Rumours that the mighty iPhone might be experiencing a sales slowdown were confirmed yesterday (January 28th), with Apple reporting a combination of flat sales and a projected drop in revenue for the next quarter. For iPhone fans, that raises questions for future iterations of the handset – and might even signal the start of consumers moving away from Apple towards alternatives from other brands.
Of course, as yet, no-one knows how Apple will fare this year, and what the repercussions will be if sales remain uninspiring.
What we do know is Apple's current financial position, and what it believes will happen during the next few months. So, exactly where does the company behind the beloved iPhone stand?
It has reported the slowest growth in iPhone sales since the initial product launch in 2007. The company sold 74.8 million in its first fiscal quarter of the year (the three months until December 26th), compared to 74.5 million during the same period a year ago.
These virtually flat sales would be worrying enough on their own, but Apple has also stated that it expects sales to fall in the coming quarter. Similarly, it predicts its very first fall in revenues since the iPhone's launch.
Despite these disappointing sales and negative projections, the company actually recorded record revenue and net profit, totalling $75.9 billion (£53 billion) and $18.4 billion respectively in the three months to December 26th.
Chief executive officer Tim Cook said: “Our financial position has never been stronger.”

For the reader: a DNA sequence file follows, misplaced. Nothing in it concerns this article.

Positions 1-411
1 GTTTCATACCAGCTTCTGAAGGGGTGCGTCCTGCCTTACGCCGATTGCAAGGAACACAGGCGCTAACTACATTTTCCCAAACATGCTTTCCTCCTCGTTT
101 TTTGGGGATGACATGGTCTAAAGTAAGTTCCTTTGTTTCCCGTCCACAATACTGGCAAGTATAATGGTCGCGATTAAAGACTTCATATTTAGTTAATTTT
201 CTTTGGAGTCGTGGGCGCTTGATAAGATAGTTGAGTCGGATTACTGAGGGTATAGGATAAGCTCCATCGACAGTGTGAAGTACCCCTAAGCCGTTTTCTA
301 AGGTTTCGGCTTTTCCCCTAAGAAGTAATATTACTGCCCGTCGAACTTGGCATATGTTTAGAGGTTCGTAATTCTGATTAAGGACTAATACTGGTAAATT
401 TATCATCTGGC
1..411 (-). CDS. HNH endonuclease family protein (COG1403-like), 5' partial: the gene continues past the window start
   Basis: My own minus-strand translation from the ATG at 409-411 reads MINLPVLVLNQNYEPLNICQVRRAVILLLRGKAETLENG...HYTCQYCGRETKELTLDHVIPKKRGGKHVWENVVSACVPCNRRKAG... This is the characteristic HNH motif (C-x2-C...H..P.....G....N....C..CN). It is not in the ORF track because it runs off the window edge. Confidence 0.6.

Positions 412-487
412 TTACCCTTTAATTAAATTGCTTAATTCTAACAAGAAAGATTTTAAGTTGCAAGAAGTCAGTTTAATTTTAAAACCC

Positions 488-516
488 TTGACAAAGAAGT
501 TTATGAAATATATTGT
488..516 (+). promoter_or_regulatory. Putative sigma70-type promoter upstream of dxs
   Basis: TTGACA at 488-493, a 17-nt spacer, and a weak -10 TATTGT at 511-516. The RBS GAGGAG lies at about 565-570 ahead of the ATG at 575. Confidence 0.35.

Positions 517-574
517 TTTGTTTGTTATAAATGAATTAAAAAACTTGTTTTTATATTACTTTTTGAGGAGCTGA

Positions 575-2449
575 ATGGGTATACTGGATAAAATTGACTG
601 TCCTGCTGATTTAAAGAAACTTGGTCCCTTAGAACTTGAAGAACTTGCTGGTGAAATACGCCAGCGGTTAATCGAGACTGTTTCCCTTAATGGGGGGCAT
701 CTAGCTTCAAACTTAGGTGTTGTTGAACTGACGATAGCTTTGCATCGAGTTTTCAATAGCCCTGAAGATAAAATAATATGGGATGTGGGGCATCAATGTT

As iPhone sales made up close to 70 per cent of the company's revenue for the period, fears about demand for the handset plateauing and then petering out are concerning.
Plus, one of the current key markets for Apple is China, with demand for the handset still very much strong in the country. However, dampening this demand are economic difficulties, which are making life harder for Apple in what should be their most lucrative location, as people turn to more affordable, local firms instead.
This is particularly worrying considering China makes up approximately one-quarter of all Apple sales.
In the first quarter of the year, sales in Greater China climbed by just 14 per cent compared to the 70 per cent increase experienced during the same period the previous year.
This all comes at a time when speculation about the upcoming iPhone releases is a hot topic of conversation – and not all of it positive. Fans of the handset reacted badly to rumours that the iPhone 7 won't have the tradition 3.5 mm headphone jack, and signed a petition to have it included in their thousands.
Concerns have also been raised about the internal storage capacity of the model dubbed the iPhone se, with some commentators suggesting that this could be limited to just 16GB.
However, none of these rumours have been confirmed, and there has been positive speculation too. For instance, many commentators have welcomed the suggestion that the 5se would return to the smaller four-inch screen format.